A veteran Quebec sovereignist accuses Maclean’s of ‘constructive xenophobia’
I was more amused than shocked by Maclean’s cover naming Quebec “the most corrupt province in Canada.” It certainly feels that way these days, and Martin Patriquin’s only challenge was to cram in a single story all the strands of allegations and shady shenanigans surrounding Quebec’s current Jean Charest government. All the facts in the story are public knowledge, and for the most part brought to light by an aggressive Quebec media and no less insistent opposition parties.
Granted, the blow—being named most corrupt province—was not as painful for me to take as for most of my brethren, since I am aware of Maclean’s penchant for take-no-prisoners covers. Thanks to the weekly’s headline writers, I have been informed these past few months that Lawyers are Rats, Hitler is Back, Toronto Sucks, New York is a Land of Constant Terror, Hillary Adopted an Alien Baby, and Bush was a new Saddam.
No wait! Maybe one of those titles came from another magazine. No matter. Having been a journalist for a couple of decades, I did try to find in last week’s issue the methodology used to grant Quebec its number one spot on the corruption scale. I was curious to know who was number two, and how wide the margin was—as in Maclean’s yearly university rankings. Did the writers use the number of corruption convictions of elected officials in each province since 2000? The cash amount proven to have changed hands illegally? Or, since no conviction is to be found in Quebec (yet?), the number of police inquiries in play? I was disappointed. Maclean’s has no comparison metrics whatsoever. The whole cover is based on opinion and perception alone. Hopes for a Pulitzer on this one are dim.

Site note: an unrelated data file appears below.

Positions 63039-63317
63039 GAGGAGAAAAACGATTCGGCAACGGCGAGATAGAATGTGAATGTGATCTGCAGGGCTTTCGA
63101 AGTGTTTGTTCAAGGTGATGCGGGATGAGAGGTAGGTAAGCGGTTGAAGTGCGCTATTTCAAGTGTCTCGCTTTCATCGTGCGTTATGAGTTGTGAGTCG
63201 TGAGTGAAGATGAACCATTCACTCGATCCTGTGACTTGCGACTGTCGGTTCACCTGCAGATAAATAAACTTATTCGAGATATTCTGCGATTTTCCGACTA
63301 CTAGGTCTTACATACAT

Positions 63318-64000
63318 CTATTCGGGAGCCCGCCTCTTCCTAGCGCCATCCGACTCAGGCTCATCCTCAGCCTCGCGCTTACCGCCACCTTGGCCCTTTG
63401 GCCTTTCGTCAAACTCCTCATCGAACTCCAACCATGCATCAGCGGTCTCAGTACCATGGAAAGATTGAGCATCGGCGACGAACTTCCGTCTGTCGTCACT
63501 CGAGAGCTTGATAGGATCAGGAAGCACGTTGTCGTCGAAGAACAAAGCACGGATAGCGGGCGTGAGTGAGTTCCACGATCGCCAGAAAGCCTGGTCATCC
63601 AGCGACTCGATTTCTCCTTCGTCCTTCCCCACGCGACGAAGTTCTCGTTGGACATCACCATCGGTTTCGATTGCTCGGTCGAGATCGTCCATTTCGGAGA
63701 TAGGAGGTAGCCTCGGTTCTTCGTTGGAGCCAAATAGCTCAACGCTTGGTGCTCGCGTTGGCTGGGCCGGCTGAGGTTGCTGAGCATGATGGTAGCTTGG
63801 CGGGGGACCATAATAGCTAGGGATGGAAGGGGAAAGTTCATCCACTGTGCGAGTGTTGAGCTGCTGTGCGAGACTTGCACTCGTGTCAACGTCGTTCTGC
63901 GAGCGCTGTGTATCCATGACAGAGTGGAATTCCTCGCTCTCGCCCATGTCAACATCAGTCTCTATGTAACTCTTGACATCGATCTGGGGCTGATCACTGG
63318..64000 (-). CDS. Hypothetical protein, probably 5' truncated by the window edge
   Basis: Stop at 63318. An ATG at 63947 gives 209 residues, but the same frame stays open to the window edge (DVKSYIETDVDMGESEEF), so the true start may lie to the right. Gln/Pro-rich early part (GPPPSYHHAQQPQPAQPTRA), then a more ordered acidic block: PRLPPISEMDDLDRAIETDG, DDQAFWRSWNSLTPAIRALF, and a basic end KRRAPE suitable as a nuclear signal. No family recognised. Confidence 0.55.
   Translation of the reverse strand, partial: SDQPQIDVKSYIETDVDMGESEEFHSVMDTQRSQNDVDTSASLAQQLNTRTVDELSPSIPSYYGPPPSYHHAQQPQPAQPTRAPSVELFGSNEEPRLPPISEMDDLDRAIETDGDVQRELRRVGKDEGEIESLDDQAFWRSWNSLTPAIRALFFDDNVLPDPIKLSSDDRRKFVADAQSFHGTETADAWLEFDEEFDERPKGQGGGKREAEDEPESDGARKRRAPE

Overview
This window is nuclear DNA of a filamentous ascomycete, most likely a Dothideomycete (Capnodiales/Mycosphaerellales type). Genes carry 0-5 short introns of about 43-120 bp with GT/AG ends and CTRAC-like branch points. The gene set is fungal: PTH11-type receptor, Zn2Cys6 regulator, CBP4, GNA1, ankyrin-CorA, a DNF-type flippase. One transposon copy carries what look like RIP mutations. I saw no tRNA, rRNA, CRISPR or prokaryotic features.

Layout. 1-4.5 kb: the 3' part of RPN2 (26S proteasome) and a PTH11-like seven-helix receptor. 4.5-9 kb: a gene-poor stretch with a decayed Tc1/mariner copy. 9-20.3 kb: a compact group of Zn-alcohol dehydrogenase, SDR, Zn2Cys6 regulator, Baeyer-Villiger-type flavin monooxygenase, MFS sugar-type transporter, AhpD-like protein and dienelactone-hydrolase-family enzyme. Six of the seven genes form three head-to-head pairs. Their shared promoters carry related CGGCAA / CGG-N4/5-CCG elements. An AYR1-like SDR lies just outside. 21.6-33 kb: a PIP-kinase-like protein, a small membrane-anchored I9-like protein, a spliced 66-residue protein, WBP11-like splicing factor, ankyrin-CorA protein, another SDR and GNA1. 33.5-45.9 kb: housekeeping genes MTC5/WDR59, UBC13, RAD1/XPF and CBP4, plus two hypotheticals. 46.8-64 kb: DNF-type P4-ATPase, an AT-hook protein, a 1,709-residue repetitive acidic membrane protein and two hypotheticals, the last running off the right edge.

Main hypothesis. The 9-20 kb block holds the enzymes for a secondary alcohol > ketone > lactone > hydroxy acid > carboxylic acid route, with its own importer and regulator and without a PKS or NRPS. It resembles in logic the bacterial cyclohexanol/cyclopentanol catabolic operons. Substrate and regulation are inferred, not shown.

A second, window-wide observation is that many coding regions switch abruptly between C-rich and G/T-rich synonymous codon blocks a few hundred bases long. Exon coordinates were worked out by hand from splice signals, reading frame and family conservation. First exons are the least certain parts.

So, what is the fuss about? A screaming headline loosely based on facts? They’re a dime a dozen. They sell. And Maclean’s is in the selling business. So all would be forgiven, if it were not for Andrew Coyne’s scoop that Quebecer’s are impervious to “constructive criticism.” Let’s try. Continue…
By macleans.ca - Monday, April 26, 2010 at 2:44 PM - 55 Comments
By Paul Wells - Sunday, February 14, 2010 at 5:36 PM - 271 Comments